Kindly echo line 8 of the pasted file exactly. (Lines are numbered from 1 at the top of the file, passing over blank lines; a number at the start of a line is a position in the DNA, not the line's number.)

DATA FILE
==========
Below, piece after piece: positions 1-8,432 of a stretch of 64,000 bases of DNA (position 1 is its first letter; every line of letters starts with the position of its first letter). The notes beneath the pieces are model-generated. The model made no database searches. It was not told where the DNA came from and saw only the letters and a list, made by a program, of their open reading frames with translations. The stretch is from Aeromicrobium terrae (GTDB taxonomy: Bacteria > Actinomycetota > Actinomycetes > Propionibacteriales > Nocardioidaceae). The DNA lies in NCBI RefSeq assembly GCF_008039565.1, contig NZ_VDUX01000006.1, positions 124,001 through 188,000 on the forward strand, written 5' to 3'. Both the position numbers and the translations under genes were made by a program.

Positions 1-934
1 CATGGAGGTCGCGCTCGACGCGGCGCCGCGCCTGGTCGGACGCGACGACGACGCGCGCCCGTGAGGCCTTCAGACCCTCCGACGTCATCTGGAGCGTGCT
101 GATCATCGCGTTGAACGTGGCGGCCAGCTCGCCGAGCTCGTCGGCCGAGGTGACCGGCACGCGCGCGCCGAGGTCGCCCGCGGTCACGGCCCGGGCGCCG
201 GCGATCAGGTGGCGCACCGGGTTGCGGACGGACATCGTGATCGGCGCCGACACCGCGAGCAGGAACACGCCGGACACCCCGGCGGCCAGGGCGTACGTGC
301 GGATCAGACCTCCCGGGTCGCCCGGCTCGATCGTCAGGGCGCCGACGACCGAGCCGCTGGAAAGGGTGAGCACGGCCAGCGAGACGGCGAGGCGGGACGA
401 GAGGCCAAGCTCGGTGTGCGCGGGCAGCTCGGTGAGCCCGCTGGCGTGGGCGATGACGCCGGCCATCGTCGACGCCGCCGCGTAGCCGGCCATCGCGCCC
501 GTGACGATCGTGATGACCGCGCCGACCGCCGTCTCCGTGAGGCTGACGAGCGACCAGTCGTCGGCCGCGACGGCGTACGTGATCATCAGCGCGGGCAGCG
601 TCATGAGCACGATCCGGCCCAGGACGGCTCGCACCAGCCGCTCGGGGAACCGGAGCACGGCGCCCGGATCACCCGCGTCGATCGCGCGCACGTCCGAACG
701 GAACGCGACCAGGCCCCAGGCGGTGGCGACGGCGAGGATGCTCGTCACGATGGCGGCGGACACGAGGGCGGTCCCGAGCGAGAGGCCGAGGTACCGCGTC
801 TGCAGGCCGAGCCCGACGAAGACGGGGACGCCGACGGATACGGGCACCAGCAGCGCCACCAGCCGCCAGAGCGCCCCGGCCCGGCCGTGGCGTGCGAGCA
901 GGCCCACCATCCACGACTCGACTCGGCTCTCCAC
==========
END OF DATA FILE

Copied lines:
501 GTGACGATCGTGATGACCGCGCCGACCGCCGTCTCCGTGAGGCTGACGAGCGACCAGTCGTCGGCCGCGACGGCGTACGTGATCATCAGCGCGGGCAGCG